EUGENE, Ore. — Lane County Public Health is getting ready to expand its mental health services and a multi-million dollar grant is helping bring new programs to the county’s behavioral health program.
This $2.4 million dollars will be split into six different areas, all working toward early intervention to help those suffering from mental illness.
Mental health issues are often said to be the cause of mass tragedies like the Sandy Hook shooting and even those closer to home, like the shooting death of Eugene Police Officer Chris Kilcullen.
“The person who shot him as it turns out with an early intervention and assessment potentially could have been prevented from actually purchasing the gun that she shot him with,” said Lane County Commissioner Pat Farr.
Lane County Public Health is working to cut down on the tragedy and problems associated with mental health by early intervention. “One of them is a jail diversion grant which means we’ll be doing some in reach to local jails, providing a warm hand-off for people who are diagnosed with mental illness and make sure they get into treatment,” said Katharine Schneider, Lane County Behavioral Health unit division manager.
Now with the help of $2.4 million dollars in grants this goal is coming to fruition. “It’s truly something we’ve dreamed about for years,” said Schneider.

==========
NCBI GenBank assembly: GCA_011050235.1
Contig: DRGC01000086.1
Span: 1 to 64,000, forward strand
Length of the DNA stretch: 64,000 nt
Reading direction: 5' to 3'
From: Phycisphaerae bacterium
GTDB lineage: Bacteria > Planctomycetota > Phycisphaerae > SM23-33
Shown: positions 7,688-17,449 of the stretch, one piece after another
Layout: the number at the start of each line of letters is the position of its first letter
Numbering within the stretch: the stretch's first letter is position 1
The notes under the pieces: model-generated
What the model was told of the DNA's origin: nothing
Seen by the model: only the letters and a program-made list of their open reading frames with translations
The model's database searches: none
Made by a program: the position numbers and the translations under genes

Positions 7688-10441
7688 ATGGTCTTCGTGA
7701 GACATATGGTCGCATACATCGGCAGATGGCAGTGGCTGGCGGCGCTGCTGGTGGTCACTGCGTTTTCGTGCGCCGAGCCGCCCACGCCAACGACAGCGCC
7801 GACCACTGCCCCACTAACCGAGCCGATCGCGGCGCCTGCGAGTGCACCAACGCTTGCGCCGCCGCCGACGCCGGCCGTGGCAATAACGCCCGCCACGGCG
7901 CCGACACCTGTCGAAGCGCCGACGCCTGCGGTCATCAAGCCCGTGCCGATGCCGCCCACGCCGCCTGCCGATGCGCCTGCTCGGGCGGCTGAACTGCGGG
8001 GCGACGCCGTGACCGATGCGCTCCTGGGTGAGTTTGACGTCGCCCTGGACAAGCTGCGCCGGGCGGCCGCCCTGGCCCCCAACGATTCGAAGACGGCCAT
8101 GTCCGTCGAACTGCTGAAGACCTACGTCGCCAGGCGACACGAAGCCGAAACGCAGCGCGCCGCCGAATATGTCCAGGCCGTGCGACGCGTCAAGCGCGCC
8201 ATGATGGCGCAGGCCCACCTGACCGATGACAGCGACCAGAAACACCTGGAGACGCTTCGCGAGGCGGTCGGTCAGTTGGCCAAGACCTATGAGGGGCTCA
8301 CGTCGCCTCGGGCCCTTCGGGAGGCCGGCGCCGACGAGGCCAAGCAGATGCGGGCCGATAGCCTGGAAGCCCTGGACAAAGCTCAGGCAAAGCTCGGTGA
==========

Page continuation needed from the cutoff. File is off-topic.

“They come in five basic areas. We’re going to look at early assessment as far as mental health issues are concerned. We’re going to look at keeping people out of jail, working within the mental health system to keep people out of jail,” said Farr.
Not only will these grants be used to help those committing misdemeanors, but also at risk youth. “We’ve already started school based service, and we are sending out folks, clinicians from Lane County Behavioral Health into different school based health centers to provide counseling,” said Schneider.
The goal of these programs is to spread awareness about mental health issues in the county and get help to those who need it.
Some of the funding will also be used to expand Cahoots, a mobile crisis intervention center, to Springfield. Public Health will also be starting a campaign to spread awareness and cut down on the stigma of mental illness.